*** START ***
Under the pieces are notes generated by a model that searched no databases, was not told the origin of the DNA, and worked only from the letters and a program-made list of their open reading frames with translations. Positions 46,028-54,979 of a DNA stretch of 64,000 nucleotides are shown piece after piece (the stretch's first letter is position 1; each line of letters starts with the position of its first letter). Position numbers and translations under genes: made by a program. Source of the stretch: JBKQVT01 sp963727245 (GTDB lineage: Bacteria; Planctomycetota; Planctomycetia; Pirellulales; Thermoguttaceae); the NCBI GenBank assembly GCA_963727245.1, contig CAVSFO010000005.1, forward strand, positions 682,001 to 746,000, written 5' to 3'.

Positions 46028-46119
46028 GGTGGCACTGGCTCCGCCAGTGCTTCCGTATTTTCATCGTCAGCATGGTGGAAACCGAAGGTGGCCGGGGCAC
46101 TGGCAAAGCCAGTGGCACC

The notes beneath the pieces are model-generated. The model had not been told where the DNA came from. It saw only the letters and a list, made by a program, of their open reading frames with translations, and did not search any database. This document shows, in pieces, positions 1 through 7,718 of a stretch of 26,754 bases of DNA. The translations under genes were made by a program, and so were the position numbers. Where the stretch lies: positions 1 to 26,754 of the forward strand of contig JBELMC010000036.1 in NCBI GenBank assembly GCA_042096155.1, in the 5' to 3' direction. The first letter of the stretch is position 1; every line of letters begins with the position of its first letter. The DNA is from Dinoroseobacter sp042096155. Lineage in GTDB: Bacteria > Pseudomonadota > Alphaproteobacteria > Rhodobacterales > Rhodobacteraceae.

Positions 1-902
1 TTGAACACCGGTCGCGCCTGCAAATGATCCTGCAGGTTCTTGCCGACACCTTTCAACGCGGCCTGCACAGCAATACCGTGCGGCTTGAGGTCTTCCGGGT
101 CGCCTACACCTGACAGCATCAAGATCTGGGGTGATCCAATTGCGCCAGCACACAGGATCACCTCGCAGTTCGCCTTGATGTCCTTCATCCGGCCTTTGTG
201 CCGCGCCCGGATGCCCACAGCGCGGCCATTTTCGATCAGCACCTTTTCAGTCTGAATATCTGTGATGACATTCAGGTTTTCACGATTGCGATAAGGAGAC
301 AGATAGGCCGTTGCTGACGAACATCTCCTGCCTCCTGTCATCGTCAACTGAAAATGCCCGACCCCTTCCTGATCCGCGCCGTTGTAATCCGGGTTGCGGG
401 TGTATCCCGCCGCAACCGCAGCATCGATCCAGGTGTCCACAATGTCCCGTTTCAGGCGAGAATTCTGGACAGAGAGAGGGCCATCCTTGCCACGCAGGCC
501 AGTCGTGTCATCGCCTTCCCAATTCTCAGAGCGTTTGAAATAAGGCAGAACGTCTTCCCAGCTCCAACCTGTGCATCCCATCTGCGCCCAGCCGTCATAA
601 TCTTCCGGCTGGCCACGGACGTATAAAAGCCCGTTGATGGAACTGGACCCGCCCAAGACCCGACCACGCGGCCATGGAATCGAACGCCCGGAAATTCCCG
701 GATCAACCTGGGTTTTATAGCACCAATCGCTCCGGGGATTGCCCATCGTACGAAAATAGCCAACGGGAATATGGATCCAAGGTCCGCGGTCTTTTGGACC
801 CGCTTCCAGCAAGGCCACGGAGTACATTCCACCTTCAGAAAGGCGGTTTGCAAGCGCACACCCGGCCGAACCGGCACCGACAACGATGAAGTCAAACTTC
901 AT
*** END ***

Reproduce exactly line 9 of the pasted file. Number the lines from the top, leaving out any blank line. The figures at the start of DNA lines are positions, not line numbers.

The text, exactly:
201 CCGCGCCCGGATGCCCACAGCGCGGCCATTTTCGATCAGCACCTTTTCAGTCTGAATATCTGTGATGACATTCAGGTTTTCACGATTGCGATAAGGAGAC